Industries dot the landscape of the stretch of U.S. 58 known as Philpott Road, the entryway to the town of South Boston from the west.
The hope of the Halifax County Industrial Development Authority is that a new industry soon will be added to that landscape, making its home in the newly constructed “shell building” on a 14-acre site at the Southern Virginia Technology Park. The 50,000-square-foot building at 1030 Confroy Drive visible to motorists traveling down Philpott Road was built for the purpose of attracting new industry to Halifax County.
“This is, in my opinion, a premier shell building,” said J. Michael “Mike” Davidson, interim executive director for the Halifax County Industrial Development Authority, as he gestured at the tilt up concrete walls suited to advanced manufacturing while leading The Gazette on a tour of the building.
The price tag of the shell building was $3.6 million. In Davidson’s view, the investment is one that will pay off.
The building contractor, Greensboro, North Carolina-based Samet Corporation, broke ground on the construction project in March 2020 and completed work on the structure before the year’s end. Although Davidson was not involved in the IDA’s decision-making process in constructing the shell building, taking on the leadership role at the IDA in November 2020 as construction of the building was wrapping up, he very much looks forward to the outcome.
“The Industrial Development Authority was very progressive in making the decision to construct this building,” said Davidson, who is also the former economic development director for Campbell County. “You’ve got to have a building to be attractive if you want prospects to come and look at you.”
Davidson explained having a practically move-in ready building is essential in attracting new companies to an area because it saves the company the estimated year and a half process of applying for a building permit, waiting on the approval of the permit, the civil engineering process and finally the construction of the building.
The shell building in Halifax County was designed for a manufacturing company, with one drive-in door large enough for tractor-trailer entry and five dock doors designed for tractor-trailers to back up to the building and unload supplies and a ceiling eaves height of 28 feet allowing potential for warehousing, Davidson demonstrated as he led the tour of the building. The building has mainly concrete, tilt up walls with one metal wall designed for potential expansion of the building up to 150,000 square feet, Davidson shared as he exited the building and stepped out onto the wide-open grassy plot of land next to the building’s metal wall.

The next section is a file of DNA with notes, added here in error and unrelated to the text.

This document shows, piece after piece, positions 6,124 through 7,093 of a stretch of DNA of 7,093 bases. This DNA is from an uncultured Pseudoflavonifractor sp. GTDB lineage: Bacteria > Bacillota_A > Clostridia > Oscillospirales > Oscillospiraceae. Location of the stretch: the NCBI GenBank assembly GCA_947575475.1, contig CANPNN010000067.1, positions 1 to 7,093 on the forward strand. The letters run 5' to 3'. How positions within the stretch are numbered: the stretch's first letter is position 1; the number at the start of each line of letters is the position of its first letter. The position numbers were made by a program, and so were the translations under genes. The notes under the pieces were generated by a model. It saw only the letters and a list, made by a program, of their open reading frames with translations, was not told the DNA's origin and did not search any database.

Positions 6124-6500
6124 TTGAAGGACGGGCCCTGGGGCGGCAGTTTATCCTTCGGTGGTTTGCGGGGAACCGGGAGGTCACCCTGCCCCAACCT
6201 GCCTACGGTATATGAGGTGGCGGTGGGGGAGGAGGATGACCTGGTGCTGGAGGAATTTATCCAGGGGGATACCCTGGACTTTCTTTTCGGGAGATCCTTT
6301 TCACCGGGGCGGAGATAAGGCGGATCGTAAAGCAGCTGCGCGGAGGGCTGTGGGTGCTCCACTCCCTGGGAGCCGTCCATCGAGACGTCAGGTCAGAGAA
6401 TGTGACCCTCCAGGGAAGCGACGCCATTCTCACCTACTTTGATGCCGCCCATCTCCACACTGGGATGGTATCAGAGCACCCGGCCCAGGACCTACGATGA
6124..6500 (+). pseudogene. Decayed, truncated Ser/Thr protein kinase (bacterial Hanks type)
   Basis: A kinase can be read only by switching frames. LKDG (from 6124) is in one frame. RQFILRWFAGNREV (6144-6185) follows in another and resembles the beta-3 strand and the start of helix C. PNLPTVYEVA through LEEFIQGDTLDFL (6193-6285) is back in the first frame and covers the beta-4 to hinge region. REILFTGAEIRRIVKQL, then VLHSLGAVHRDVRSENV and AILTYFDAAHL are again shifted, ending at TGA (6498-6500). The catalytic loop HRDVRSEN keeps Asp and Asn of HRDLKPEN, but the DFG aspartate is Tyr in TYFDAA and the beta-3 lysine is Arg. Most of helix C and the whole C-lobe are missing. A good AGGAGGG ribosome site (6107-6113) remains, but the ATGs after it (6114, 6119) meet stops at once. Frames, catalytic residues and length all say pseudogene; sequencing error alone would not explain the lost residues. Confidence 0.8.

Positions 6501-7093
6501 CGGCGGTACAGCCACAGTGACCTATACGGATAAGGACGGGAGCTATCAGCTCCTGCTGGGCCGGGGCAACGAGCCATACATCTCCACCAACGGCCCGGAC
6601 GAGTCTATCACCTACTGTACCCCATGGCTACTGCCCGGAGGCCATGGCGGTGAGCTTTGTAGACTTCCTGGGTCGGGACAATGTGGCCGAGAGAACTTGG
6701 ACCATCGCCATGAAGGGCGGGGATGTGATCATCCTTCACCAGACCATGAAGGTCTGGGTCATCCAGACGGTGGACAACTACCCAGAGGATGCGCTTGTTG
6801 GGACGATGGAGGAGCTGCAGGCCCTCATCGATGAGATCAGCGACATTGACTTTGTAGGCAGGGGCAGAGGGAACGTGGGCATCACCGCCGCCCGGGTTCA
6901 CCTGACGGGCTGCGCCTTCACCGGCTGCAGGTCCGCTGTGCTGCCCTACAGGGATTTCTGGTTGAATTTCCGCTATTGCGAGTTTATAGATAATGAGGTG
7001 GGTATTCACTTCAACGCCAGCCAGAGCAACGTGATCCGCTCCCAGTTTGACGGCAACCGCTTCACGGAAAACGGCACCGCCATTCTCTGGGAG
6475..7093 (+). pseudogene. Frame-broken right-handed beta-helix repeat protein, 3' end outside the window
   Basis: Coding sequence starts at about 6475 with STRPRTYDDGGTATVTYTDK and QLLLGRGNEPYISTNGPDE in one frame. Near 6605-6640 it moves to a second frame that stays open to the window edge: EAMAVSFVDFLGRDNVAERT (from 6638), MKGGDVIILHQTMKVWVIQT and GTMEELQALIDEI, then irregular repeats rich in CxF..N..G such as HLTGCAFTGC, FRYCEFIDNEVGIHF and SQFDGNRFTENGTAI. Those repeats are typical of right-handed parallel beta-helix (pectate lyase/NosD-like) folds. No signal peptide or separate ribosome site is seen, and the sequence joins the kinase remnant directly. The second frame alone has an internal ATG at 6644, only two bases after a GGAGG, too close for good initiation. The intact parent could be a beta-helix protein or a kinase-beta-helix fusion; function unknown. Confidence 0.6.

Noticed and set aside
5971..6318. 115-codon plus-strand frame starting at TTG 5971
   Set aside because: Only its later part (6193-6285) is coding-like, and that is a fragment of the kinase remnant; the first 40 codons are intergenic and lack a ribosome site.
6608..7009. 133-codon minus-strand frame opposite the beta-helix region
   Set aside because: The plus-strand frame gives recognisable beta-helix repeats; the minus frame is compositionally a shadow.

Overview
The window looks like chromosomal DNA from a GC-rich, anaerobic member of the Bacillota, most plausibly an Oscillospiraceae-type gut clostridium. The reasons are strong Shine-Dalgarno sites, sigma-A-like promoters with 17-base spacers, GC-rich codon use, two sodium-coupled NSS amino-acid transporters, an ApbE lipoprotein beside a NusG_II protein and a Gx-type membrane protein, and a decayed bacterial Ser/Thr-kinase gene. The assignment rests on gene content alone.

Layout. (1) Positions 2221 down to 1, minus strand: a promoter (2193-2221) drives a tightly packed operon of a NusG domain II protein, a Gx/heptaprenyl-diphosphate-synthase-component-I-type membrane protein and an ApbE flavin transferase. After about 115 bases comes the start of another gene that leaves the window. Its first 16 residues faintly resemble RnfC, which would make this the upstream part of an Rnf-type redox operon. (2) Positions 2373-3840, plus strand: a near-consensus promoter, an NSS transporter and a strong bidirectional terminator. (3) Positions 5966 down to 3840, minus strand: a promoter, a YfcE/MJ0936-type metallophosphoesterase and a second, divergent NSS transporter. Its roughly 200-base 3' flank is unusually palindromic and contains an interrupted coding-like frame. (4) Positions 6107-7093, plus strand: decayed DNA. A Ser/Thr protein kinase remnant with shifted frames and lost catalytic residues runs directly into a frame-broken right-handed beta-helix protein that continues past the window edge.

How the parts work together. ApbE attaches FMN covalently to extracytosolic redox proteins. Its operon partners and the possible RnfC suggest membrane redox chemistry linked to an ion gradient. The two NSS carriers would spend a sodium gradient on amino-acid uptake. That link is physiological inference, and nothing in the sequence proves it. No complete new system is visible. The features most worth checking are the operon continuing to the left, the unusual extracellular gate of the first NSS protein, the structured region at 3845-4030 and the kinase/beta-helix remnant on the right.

The economic development expert added the shell building was designed to make Halifax County competitive in attracting new industry on a global scale. For instance, he said Halifax County is in competition with four different states in attracting the “most promising prospect” for the shell building, and the site is suited to meet the needs of the prospect because of the room for expansion of the building.
While construction of the building itself has been completed, any upfit of the inside of the structure will be tenant-driven, Davidson explained. That includes the completion of office space and restrooms inside the building, based on the company’s needs and number of employees, and the installation of HVAC (heating and air conditioning).
“We’re in a technology park, so the ability to have fiber access is here, as well,” Davidson said.
Davidson believes the shell building’s location also will make it attractive to prospects. He pointed out the Halifax County building is building is located near two major U.S. highways: Route 58 running east and west, and Route 501 running north and south, just 50 miles from I-85, and in the vicinity of other nearby industries.
The IDA leader said manufacturing companies often like to locate near each other, a strategy known as “clustering.” Having the other manufacturing industries located nearby helps reassure a prospective company eyeing the shell building that the area has the labor force the company will need for their manufacturing process, Davidson added.
A previous prospect for the shell building earlier this year came to a halt. At its May meeting, the IDA’s board of directors had approved a resolution on a lease agreement, economic development incentives and financing for a prospective tenant for the shell building, known by the codename “Project Select.” The Halifax County Board of Supervisors also approved a pair of resolutions of support for Project Select.
But the effort to bring the unknown company to Halifax County did not pan out. The IDA had agreed to increase the square footage of the shell building from 50,000 square feet to 150,000 square feet to meet the needs of the company. Brian Brown, then-executive director of the Halifax County IDA, said at the time, the cost of the building upfit “grew to a point that it was no longer economically feasible.”
Davidson said on Tuesday that while there is “no guarantee” that a company will move into the shell building immediately, the IDA currently has active prospects for the building including the company Halifax County is competing with four other states to bring to the area.